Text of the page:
Dink, the Little Dinosaur

TV review by
KJ Dell Antonia, Common Sense Media
Dink, the Little Dinosaur TV Poster Image
Some scares in animated dino friends' adventures.

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A lot or a little?

The parents' guide to what's in this TV show.

Positive Messages

There's a very clear attempt to convey messages about not judging by appearances and looking out for your friends.

Violence & Scariness

There's little actual violence, but plenty of scary scenes involve the much larger adult dinosaurs, who chase one another and the little ones, roaring loudly.

Sexy Stuff
Language
Consumerism
Drinking, Drugs & Smoking

What parents need to know

Parents need to know that this cartoon offers a mishmash of frightening, roaring, realistic-looking adult dinosaurs and cute, pudgy young ones who are remarkably nonchalant about their often-expressed fear of getting eaten by the "hunter" dinos. When the hunters appear, or even when the herbivore adults stampede to avoid or frighten a hunter, the scenes are loud and might scare young kids. On the plus side, there are lots of positive messages about acceptance and looking out for your friends.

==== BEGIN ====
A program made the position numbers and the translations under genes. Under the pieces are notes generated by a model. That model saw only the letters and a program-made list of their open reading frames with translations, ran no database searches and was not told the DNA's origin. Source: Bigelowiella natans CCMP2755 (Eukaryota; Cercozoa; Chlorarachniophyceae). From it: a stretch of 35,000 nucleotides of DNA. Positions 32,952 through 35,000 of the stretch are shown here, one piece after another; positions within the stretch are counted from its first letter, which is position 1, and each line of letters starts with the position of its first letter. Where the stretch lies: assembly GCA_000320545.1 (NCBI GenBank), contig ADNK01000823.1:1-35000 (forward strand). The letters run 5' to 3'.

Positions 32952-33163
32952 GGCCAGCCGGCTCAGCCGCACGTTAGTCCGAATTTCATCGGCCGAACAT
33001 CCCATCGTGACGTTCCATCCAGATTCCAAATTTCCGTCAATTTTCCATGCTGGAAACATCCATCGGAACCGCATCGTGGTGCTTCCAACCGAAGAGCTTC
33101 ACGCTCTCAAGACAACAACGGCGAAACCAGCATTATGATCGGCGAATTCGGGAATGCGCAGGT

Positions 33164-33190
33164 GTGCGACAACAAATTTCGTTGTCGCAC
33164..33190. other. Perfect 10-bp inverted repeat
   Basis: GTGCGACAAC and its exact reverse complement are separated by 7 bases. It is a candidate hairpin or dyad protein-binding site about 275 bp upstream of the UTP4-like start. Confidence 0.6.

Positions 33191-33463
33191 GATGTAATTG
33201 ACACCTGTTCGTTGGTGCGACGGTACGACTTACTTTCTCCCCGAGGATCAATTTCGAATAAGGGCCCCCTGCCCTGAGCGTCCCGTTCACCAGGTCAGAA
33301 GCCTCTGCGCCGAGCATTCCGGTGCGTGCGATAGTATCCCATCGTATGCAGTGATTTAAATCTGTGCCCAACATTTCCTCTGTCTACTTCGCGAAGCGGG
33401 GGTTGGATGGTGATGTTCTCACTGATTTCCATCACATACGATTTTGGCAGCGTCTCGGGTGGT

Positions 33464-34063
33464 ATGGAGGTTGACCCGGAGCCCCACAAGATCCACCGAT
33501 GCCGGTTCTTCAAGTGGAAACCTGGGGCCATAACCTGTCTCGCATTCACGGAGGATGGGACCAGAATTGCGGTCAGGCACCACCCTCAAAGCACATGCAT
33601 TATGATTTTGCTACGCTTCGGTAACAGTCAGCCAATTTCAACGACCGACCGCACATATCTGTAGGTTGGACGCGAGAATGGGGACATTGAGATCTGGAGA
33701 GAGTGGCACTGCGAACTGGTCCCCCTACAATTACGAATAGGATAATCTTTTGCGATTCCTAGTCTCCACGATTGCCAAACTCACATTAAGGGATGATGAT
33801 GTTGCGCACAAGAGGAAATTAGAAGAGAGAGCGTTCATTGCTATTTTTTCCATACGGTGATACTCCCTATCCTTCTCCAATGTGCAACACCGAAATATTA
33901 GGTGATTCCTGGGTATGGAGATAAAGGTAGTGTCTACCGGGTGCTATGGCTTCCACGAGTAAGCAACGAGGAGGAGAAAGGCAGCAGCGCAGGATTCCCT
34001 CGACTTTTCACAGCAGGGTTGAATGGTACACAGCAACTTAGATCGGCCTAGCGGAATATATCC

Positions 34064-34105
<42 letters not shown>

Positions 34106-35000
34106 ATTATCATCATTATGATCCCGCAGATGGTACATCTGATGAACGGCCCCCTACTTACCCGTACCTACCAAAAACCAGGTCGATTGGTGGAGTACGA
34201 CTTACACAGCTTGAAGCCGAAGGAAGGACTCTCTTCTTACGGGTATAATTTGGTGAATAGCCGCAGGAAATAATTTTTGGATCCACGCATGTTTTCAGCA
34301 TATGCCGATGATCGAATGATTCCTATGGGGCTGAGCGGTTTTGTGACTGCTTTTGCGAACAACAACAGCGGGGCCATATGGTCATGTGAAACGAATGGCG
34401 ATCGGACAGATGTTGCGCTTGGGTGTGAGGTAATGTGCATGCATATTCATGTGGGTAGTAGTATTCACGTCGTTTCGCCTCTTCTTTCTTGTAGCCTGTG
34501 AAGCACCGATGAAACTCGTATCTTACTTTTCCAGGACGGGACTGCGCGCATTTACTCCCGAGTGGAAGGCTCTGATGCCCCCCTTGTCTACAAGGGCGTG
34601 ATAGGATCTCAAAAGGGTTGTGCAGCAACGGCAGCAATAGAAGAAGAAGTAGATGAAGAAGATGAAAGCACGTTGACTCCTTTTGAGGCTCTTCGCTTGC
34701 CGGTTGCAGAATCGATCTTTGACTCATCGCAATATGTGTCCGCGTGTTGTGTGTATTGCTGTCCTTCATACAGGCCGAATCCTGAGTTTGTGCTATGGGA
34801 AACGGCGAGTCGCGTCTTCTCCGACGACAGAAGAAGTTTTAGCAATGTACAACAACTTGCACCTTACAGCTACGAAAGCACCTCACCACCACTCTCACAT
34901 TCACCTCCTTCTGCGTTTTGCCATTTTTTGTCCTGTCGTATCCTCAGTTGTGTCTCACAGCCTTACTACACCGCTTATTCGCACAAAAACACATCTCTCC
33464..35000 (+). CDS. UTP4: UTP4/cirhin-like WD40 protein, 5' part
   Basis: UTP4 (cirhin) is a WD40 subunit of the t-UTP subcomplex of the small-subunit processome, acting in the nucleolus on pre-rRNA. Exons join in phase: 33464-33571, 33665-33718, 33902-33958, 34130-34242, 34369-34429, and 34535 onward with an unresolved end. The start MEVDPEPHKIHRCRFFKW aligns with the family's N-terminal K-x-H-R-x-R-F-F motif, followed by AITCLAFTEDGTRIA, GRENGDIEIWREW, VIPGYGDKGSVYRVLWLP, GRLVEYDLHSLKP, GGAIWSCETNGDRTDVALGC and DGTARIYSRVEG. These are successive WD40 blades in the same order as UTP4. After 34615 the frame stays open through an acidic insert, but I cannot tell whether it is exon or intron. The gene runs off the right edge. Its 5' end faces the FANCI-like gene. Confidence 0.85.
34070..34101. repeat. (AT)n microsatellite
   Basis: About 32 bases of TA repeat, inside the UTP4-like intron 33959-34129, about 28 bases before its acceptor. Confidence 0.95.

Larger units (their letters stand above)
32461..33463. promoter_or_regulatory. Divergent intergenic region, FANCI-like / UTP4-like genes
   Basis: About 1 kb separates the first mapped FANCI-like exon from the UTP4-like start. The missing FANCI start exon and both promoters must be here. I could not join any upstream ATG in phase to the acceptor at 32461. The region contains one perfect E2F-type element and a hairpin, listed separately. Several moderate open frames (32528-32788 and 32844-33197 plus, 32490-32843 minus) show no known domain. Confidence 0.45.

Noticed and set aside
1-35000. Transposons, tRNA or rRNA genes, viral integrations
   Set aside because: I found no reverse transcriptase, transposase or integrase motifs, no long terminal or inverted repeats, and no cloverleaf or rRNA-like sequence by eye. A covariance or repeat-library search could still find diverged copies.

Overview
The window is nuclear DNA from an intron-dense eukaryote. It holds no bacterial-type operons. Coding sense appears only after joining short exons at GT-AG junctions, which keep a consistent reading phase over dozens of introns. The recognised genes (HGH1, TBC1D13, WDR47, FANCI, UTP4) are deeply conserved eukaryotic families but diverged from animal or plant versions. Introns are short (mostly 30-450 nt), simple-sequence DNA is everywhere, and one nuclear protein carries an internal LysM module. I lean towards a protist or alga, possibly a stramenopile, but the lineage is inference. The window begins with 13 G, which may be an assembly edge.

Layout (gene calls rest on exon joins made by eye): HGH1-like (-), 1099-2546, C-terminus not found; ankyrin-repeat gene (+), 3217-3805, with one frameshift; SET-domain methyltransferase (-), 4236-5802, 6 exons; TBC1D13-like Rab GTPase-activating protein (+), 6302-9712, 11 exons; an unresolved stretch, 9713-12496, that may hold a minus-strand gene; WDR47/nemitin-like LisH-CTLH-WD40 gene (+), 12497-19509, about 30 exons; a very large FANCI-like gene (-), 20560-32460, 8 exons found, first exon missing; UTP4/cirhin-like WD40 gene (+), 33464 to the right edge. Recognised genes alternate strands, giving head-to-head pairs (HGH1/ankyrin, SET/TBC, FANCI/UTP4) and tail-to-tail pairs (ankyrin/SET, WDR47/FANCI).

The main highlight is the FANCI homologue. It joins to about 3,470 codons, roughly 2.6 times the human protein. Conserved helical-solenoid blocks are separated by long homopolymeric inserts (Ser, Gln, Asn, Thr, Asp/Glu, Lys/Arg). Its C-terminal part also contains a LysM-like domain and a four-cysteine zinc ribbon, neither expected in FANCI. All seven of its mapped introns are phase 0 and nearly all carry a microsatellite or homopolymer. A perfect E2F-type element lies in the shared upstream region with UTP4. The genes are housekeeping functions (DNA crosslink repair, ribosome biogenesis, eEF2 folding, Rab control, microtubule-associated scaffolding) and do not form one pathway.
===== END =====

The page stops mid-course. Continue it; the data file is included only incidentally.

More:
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Adult Written byhey, i$ $tephanie April 9, 2008

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What's the story?

DINK, THE LITTLE DINOSAUR follows the adventures of a young herbivore (voiced by R.J. Williams) and his friends -- including Amber (Anndi McAfee) and timid Scat (Frank Welker). They spend their days in the jungle, annoying the older dinosaurs and merrily trying to avoid being eaten by the "hunter" dinosaurs.

Is it any good?

Dink and his friends are cute and easy to identify with as they struggle with questions involving bravery and friendship. Their trusted elder, a tortoise named Crusty (also Welker), is reassuringly wise. But the adult dinosaurs can seem frighteningly real and don't really mentor the young, being too concerned with the ongoing battle between herbivores and omnivores (hunters and gatherers, here). When a hunter menaces one of the young dinosaurs, things get scary, but they're lightened by the young dinosaurs' response -- usually something along the lines of "Gee, I hope I don't get eaten!"

The lessons -- about friendship and teamwork and, occasionally, ecology -- are heavy handed but don't interfere too much with the adventures. Most young kids will enjoy Dink, and young dino fans will be thrilled to find another outlet for their obsession.

Talk to your kids about ...

  • Families can talk about the show's messages. Kids: Can you tell what point the show is trying to make? Which do you like better -- stories with obvious messages or ones that teach you something without you even realizing it? Why?

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